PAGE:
Australian wine exports to China were shaved off by over 95% since the punitive tariffs came into effect last November, painting a grim roadmap that leaves little breathing room for Australian wineries in the Chinese wine market for the next five years.
According to the latest data released by Wine Australia, exports to China for the December 2020 to March 2021 period were just AU$12 million compared to AU$325 million for the same period over a year ago.
This means that since China announced provisionary punitive tariffs of up to 212% tariffs on Australian wines under 2 liters late last November, exports to the country plunged by over 95% within four months.
“As the tariffs apply to product in bottles under 2 litres, the decline in exports to China was mainly in bottled exports. This, along with increased unpackaged shipments to other markets such as the UK, resulted in a drop in the share of bottled exports in the export mix, from 46% of total volume in the 12 months ended March 2020 to 41% in the same period in 2021. This led to the decline in the overall average value of exports.” explains Wine Australia CEO Andreas Clark.
As a result, Australian wine exports to mainland China for the past 12 months ended in March 2021 dropped by 24% to AU$$869 million.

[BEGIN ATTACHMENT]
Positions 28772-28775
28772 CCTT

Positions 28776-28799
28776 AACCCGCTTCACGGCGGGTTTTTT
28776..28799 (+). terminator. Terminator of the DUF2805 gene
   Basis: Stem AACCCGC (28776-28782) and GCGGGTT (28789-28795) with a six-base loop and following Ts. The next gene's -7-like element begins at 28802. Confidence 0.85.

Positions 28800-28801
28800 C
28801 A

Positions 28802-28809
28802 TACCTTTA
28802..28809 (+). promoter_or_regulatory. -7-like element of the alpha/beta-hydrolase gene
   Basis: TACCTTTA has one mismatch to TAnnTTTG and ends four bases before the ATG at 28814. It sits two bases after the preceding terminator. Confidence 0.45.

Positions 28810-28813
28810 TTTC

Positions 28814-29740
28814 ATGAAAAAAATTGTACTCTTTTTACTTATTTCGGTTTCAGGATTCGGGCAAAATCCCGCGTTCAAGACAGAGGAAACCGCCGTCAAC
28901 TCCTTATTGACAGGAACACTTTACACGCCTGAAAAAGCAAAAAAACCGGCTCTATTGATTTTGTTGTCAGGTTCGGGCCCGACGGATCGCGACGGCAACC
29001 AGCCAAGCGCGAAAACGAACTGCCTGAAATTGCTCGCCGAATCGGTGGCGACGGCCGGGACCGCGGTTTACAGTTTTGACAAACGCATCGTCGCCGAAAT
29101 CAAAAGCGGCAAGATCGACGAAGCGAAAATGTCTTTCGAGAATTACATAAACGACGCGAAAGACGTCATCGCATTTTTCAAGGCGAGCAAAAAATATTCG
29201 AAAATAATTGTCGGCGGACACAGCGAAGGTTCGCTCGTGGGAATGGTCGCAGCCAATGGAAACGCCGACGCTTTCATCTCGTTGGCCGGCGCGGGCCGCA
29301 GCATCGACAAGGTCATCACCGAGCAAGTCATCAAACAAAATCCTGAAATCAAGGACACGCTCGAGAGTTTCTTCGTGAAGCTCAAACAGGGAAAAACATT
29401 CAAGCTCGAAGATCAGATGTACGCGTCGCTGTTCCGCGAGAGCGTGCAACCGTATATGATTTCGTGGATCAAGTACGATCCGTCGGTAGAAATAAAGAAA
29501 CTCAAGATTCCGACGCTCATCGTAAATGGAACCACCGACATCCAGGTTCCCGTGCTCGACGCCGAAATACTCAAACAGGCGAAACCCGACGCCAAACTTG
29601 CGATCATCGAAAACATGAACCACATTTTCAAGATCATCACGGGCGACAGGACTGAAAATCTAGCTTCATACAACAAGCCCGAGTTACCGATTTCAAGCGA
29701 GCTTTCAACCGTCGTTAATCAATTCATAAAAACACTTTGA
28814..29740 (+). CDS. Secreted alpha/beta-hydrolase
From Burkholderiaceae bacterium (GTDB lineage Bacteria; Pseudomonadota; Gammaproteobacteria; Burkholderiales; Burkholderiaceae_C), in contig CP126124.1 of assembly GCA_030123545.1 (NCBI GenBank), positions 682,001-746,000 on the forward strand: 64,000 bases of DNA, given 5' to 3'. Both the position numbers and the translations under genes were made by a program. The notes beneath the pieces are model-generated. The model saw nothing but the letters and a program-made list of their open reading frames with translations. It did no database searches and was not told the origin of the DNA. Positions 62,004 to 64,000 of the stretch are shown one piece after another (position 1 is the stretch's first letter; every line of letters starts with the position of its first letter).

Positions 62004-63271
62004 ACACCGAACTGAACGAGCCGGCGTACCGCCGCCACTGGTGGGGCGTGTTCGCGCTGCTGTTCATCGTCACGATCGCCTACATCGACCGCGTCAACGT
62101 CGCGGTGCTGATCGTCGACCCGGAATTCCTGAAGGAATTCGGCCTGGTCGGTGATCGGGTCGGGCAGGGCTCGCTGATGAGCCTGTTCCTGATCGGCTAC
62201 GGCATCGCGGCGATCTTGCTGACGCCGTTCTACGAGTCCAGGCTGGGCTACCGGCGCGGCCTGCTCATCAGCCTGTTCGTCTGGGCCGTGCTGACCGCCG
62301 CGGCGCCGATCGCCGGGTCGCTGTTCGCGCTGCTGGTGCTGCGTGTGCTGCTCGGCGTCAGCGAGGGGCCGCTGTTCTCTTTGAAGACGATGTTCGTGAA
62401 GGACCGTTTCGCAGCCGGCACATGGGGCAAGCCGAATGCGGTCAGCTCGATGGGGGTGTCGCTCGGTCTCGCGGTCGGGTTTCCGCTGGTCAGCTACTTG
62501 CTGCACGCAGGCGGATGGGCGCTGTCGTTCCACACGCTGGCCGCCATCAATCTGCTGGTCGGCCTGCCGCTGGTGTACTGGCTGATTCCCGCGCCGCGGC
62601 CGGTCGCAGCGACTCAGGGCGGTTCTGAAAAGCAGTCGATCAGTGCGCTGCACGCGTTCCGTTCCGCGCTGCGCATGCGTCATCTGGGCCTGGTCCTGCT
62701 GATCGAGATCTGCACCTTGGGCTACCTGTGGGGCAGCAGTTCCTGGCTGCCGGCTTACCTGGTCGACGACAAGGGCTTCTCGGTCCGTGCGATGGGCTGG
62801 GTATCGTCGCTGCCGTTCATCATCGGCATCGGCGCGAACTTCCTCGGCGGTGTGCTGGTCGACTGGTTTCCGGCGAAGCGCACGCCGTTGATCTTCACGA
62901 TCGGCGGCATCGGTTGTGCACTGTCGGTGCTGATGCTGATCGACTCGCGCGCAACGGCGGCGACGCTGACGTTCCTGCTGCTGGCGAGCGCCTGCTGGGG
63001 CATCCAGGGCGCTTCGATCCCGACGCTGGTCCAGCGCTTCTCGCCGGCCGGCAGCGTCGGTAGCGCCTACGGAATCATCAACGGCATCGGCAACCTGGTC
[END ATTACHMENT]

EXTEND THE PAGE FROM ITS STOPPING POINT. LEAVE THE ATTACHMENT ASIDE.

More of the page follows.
This March, China announced that it has decided to officially impose up to 218% tariffs on Australian wines for the next five years, which means at the current rate by the end of this year, China will most definitely slump out of its top 10 export markets.
Growth in Europe and North America
Overall, Australian wine exports declined by 4% in value to AU$2.77 billion in the 12 months to March 2021, compared with the previous corresponding period, driven principally by the toll taken by high Chinese tariffs.
China for now including Hong Kong and Macau still ranks as its first wine export market at AU$1.02 billion (-18%), more than twice the size of its second biggest market, the UK (AU$461 million).
There are however positive news for the Australian wine industry, that is growth in Europe and the US.
Clark said there had been significant growth in exports to Europe (including the UK), which was up 23% to AU$710 million, the highest value in a decade.
There was also growth to North America, up 5% to AU$628 million, and Oceania, up 7% to AU$112 million.